All About Software Testing - A Primer

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Saturday, March 14, 2015

Bug or Defect Life Cycle

What is a defect Life Cycle?

Defect life cycle is the cycle it goes through, when the bug or defect is found - till the end when the defect is closed. Its cycle includes:

1.   New
2.   Assigned
3.   Open
4.   Fixed
5.   Pending
6.   Retest
7.   Verified
8.   Reopen
9.   Closed
10. Duplicate
11. Rejected
12. Deferred
13. Not A Bug

Bug Life Cycle

Monday, June 2, 2014

GUI Testing and Checklists

GUI stands for Graphical User Interface where user interacts with the application using mouse, keyboard or other interfaces.

GUI testing includes verifying whether your application meets the standards of graphical user interface or GUI standard specifications.

GUI Testing can be done in 4 ways:

1. Manually
User inputs data and verifies whether application interacts as expected.

2. Record and Playback
User records set of actions using record and playback tools like selenium or Microsoft Test Professional or win-runner and plays back the recorded actions usually tweaking the recorded scripts to include verification for elements present using css or xpath location of a particular element like image. In this approach tester needs to monitor each step of the recorded playback.

3. Coded UI Testing and
In Coded UI Testing tester or developer adds codes to check validation messages, navigations, UI Elements positions, Sizes, Fonts etc., and generate reports on whether the coded tests passed or failed.

4. Model/Graphical representational state transition based testing
In this approach a graphical representation of systems behavior model is prepared. Based on the representation, application is tested whether its behavior matches to the flow.

GUI Check Lists include:
1. Verify whether meaningful tool tips are available.
2. Verify whether proper field labels are present.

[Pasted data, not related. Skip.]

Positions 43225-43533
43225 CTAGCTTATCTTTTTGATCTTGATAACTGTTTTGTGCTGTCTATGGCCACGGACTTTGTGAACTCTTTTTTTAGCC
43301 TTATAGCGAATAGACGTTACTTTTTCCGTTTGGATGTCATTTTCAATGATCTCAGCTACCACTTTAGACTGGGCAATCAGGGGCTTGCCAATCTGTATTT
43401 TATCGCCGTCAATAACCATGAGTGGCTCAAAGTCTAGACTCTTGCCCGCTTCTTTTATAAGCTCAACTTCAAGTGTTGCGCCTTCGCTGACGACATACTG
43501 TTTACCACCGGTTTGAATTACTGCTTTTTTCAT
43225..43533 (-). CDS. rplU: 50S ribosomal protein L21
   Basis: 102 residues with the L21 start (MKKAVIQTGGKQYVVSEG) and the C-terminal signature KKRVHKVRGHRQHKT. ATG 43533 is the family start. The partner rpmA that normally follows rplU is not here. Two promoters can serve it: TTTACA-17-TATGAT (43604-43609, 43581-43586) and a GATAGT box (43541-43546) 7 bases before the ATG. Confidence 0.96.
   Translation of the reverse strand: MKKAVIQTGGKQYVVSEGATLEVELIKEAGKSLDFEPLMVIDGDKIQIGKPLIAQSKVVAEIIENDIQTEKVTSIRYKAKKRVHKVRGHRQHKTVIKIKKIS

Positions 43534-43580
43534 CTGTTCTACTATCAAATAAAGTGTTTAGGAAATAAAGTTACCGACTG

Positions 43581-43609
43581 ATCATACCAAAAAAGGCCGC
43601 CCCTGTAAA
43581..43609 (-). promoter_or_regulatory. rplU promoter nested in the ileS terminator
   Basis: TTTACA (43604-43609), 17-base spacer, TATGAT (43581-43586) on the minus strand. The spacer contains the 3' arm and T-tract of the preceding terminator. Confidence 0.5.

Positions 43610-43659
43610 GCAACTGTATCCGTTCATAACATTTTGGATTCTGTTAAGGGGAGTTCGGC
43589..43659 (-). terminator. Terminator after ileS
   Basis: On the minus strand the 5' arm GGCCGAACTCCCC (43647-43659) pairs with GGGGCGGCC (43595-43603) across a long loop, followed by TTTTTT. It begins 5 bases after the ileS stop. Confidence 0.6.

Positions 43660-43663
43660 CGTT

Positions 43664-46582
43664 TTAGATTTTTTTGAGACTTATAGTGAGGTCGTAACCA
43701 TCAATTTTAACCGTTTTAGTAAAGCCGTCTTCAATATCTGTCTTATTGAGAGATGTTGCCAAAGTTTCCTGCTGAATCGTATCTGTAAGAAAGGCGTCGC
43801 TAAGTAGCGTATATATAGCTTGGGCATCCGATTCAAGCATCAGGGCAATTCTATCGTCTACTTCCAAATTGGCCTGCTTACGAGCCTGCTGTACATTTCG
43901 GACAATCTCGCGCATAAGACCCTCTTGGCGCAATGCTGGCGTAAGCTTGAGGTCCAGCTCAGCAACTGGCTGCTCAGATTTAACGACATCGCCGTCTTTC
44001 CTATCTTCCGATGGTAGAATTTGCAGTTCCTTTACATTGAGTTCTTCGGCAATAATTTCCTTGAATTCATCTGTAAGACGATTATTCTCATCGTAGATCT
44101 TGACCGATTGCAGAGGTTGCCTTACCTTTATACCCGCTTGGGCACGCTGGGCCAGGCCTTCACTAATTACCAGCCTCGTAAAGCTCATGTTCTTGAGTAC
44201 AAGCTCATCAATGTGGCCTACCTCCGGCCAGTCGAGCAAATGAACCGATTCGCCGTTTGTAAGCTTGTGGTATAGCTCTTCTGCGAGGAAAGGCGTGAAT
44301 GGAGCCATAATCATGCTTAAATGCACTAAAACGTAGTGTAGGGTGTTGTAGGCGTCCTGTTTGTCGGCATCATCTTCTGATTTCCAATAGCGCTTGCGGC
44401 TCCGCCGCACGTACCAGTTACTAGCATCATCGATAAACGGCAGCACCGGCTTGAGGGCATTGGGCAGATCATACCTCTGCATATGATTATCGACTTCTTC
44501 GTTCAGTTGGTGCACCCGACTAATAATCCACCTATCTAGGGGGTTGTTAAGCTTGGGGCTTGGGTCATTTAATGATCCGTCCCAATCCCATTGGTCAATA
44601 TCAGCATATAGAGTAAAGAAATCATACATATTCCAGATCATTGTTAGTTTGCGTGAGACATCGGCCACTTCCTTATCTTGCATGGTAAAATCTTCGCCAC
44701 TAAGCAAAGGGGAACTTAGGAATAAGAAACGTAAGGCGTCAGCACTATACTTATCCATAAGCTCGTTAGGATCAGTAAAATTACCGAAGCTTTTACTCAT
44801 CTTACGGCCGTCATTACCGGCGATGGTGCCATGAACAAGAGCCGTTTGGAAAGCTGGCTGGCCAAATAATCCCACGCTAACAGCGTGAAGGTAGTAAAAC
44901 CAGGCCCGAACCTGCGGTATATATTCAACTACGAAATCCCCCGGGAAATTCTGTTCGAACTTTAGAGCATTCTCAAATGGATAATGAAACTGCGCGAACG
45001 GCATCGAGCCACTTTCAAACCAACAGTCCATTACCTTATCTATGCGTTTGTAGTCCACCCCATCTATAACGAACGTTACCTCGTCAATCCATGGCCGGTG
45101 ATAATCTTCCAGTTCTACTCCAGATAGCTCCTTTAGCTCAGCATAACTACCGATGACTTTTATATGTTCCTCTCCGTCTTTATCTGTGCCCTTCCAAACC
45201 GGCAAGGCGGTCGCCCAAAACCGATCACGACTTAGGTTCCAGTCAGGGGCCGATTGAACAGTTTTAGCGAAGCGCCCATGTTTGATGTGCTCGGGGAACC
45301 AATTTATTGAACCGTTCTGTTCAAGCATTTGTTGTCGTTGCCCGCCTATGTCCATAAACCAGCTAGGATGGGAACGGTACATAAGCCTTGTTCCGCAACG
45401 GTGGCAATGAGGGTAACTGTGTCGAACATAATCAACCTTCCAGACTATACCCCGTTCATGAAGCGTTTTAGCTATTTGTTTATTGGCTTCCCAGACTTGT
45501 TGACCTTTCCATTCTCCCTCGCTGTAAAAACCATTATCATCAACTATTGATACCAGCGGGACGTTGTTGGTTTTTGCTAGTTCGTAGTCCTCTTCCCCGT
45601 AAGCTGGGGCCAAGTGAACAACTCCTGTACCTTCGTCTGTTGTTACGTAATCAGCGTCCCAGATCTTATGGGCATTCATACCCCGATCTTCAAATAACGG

3. Verify Field value font, size, prompt message properties, alignment.
4. Verify Navigation.
5. Verify sorting of drop down values and default values.
6. Verify type ahead of drop down values.
7. Verify validation messages and appropriate icon used in message pop up dialog box.
8. Verify event coverage like click action, navigation, save and close.
9. Verify character limits and lengths.
10. Verify validations for special characters, blank values, alpha numerical values, only alphabets, only digits and so on.
11. Verify mandatory fields.
12. Verify error message, warning message, information message and validation message formats.
13. Verify hover effects, click effects, drag effects.
14. Verify hour glass when application is fetching some result.
15. Verify UI elements, alignment of elements for different standard screen resolutions.
16. Check readability, usability, user friendliness etc,.
17 Verify whether images are skewed, pixilated and that they have good resolution.
18. Verify scroll bars wherever necessary.
19. Verify if buttons, text fields and other UI elements are meant to be round cornered.

Saturday, December 7, 2013

Test Scenario

Test scenarios are hypothetical stories which the tester uses to predict the user behavior, problems and system complexities. Scenarios can have multiple steps whereas Test cases have Single step. Hence Test scenarios are different from test cases.

The flow of documentation is as follows:

  • Use Case can be written using Functional Specification.
  • Test Scenario document can be written using Use Case or Functional specification or wire frame.